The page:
Today and tomorrow are holy days which are like two sides of the same coin. Today is All Saint’s Day and tomorrow is All Soul’s Day. Last night was the Vigil of All Saints, now popularly known as the Eve of All Hallows, or Halloween. Unfortunately, Halloween has become something far less than holy. Because we are a secular society, what was once an evening of prayer is now an evening of fear. Movies like Carrie, The Vampire Chronicles and the Friday the 13th series are meant to frighten. Specifically, the fear of death, or the dead coming back to life to harm people. These first two days of November are meant to contradict that fear.
Every living being is afraid of death. If we consider death as the end of life, we should be afraid. But in the Christian tradition, death is not the end but rather a change.
Historically, these two feasts were celebrated right after Easter, which more clearly connects them to the Resurrection. Because November was an empty time in the Church calendar, about 1,000 years ago the feasts were transferred to today and tomorrow. But they are still connected to the Resurrection
There are about 10,000 canonized saints in the history of the Catholic Church. That may seem like a lot, but in the overall picture of things, it’s not all that many. Most estimates say that there are about 107 billion people born in the history of humanity. There are currently 7 billion people alive on earth. Which means that approximately 100 billion people have died.
In God’s good time, every person now alive will one day be dead. It is inevitable; it’s the one sure thing that is going to happen. Despite our natural fear of that reality, we have a reasonable reluctance to avoid that topic as much as we can. But the Church is never reluctant to deal with death. We are not afraid because God is always with us, now and at the hour of our death and forever.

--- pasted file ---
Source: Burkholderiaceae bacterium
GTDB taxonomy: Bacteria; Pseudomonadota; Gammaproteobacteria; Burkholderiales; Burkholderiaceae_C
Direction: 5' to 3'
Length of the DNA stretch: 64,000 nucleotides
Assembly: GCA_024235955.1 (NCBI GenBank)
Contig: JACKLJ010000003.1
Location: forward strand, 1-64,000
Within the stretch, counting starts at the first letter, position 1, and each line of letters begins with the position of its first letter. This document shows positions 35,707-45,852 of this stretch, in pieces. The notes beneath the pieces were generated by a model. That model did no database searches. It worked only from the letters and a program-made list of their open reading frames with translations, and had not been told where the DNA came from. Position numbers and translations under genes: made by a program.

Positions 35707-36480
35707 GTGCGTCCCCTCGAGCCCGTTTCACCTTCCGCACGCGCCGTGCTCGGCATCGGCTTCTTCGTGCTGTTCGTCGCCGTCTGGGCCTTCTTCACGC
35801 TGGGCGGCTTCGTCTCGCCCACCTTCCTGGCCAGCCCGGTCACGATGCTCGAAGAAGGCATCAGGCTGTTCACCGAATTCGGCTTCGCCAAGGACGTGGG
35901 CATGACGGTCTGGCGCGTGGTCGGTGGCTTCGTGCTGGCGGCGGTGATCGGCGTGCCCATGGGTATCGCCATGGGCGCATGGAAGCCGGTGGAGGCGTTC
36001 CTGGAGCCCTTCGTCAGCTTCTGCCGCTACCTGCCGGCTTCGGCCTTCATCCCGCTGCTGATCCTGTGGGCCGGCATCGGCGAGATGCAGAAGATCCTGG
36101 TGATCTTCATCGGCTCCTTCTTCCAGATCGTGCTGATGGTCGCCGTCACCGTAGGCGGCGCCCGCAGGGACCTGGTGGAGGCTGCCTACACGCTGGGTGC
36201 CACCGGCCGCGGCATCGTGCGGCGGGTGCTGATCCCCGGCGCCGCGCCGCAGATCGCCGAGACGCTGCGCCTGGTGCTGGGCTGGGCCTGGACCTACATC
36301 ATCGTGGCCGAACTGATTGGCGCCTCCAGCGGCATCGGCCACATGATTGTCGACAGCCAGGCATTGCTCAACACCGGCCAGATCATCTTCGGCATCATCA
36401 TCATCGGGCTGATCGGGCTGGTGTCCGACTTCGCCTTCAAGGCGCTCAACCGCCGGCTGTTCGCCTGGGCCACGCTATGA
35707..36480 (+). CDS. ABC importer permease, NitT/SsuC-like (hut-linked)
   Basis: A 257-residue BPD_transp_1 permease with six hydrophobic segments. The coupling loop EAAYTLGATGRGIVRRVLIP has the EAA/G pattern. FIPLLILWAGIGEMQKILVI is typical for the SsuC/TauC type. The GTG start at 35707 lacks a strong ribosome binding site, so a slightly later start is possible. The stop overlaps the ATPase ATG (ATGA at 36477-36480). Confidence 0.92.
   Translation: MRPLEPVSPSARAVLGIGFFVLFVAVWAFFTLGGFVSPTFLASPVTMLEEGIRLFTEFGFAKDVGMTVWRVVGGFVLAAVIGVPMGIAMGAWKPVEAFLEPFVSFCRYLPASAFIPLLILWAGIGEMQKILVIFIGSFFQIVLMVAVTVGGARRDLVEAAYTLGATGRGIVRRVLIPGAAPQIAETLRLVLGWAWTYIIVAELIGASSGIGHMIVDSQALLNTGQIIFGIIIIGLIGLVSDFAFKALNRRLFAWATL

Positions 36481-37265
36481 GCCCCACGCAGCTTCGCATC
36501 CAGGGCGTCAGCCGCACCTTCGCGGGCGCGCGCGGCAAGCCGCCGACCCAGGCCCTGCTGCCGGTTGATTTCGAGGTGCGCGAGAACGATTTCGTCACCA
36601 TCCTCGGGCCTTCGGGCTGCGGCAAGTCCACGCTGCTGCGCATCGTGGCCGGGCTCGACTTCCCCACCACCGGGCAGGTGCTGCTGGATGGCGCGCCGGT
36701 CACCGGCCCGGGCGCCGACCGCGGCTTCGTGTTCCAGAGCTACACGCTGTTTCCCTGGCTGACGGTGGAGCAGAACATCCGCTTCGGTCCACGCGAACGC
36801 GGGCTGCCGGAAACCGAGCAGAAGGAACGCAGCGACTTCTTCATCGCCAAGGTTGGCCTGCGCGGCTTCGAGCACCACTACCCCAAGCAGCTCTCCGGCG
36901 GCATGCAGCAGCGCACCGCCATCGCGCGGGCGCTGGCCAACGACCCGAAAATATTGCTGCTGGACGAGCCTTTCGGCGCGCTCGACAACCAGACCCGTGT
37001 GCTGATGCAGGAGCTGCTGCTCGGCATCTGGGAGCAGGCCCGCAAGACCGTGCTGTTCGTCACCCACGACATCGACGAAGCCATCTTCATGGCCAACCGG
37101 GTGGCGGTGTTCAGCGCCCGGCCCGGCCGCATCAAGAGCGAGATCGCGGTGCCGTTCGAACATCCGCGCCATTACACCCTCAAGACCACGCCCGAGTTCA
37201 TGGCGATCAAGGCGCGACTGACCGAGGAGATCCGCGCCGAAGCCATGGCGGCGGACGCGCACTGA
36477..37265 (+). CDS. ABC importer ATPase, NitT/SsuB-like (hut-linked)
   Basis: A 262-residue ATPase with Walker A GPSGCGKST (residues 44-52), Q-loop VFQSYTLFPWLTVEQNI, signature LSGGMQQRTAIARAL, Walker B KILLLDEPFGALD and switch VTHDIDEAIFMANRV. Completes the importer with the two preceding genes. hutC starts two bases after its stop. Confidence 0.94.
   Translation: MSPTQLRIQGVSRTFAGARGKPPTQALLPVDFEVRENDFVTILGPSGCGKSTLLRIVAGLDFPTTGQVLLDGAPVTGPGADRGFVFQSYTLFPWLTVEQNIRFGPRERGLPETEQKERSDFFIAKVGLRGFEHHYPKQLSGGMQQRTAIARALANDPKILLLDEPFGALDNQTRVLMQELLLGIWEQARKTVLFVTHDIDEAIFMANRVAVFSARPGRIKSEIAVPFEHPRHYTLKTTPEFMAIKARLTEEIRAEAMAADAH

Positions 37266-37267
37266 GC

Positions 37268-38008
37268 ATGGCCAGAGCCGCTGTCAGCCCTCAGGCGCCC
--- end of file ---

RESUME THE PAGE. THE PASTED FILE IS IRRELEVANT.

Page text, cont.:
Almost every culture in the long history of humankind has surrounded death with rituals that express a deeper sense beyond fear and beyond sadness.
In the New Testament, St. Paul called the Christians of the Greek city of Corinth, “saints”. It is the teaching of the Catholic Church that all believers belong to what we call “the communion of saints”. Some saints are already in Heaven, other are on their way and we who are on earth are a part of that communion or community. Ordinarily, Catholics are cautious about using the term “saints” in regard to the living, but is not incorrect to do so.
The fact that those now alive and those who have gone before us are part of the same community is what defines the Church. In every Mass, said half a million times every day, the dead are remembered. Usually not by name. But some few are mentioned, like the Virgin Mary, her husband Joseph, the Apostles and some other 100 billion unnamed and mostly forgotten. But the Church does not forget.
In a few moments the names of the people who are written on the yellow cards you filled out will be placed on the altar. According to the custom, they will remain on the altar throughout the month of November. Since these special people are dear to our hearts, we do not want to forget them.
We also do not want to forget all those who are lost to human memory, but clearly known to God.
In less than two weeks, the Holy Year or Jubilee of Mercy will end. Pope Francis has reminded us time and again throughout the past year that God is a merciful God. No one can be afraid of God’s mercy ~ it’s the basis of our entire life on earth, and it is directly applied to those who are no longer on earth.
Perhaps the greatest disconnect between believers and modern culture is the loss of the sense on the sacred. As convenient and entertaining as are all the electronic devices that take up so much of our time, they do in fact separate us from one another. People are made of flesh and bones, not of pixels of ones and zeros. Our devices have become more important than reality. It is psychologically and spiritually harmful to live in a constant current of fantasy.
We began this school year with the theme of “look up.” It was effective as long as it lasted. But we can renew that insight with days like today. If we are so connected to mechanical or electrical devices, we are that much more disconnected with the community of saints. There are no clocks in heaven because there is no time after death. I don’t want to be the bearer of bad news, but I should be honest with you and remind you that there are no smartphones in heaven either.
We communicate with the dead and they with us through prayer. There will never be an App to replace that.